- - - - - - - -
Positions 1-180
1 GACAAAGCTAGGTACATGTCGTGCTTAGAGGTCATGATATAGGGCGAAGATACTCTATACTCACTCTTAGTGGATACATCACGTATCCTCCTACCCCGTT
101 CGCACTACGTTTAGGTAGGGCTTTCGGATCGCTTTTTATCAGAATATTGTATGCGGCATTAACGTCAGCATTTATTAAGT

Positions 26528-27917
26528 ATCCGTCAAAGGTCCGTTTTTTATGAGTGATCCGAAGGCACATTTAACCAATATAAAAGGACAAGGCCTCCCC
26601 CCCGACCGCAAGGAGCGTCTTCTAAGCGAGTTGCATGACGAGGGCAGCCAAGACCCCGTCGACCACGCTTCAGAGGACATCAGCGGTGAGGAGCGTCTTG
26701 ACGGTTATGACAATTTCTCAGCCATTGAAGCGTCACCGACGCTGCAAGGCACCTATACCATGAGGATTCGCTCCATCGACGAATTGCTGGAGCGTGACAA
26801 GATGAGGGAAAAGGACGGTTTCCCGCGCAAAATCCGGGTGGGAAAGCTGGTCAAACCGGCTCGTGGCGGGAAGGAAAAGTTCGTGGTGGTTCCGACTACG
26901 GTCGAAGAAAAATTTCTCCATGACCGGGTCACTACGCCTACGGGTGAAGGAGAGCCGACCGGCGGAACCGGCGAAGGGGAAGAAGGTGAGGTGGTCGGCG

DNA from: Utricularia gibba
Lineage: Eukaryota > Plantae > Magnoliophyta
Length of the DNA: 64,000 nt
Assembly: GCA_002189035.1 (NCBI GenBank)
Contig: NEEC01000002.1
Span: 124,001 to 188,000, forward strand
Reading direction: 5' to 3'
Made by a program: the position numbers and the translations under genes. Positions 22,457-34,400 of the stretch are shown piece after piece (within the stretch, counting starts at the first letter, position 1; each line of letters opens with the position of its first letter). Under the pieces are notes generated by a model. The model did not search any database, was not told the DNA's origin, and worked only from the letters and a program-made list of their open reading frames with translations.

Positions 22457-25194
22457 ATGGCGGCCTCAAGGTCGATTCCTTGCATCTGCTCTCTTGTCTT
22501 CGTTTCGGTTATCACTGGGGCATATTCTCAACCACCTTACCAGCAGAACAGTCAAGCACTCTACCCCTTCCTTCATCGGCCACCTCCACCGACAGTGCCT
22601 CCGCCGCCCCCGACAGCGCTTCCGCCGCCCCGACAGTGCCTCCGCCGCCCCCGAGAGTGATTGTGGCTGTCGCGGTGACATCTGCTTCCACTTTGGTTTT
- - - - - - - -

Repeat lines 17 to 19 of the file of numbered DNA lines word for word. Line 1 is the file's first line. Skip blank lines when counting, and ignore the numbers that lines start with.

Made by a program: the position numbers and the translations under genes. Positions 22,457-34,400 of the stretch are shown piece after piece (within the stretch, counting starts at the first letter, position 1; each line of letters opens with the position of its first letter). Under the pieces are notes generated by a model. The model did not search any database, was not told the DNA's origin, and worked only from the letters and a program-made list of their open reading frames with translations.

Positions 22457-25194
22457 ATGGCGGCCTCAAGGTCGATTCCTTGCATCTGCTCTCTTGTCTT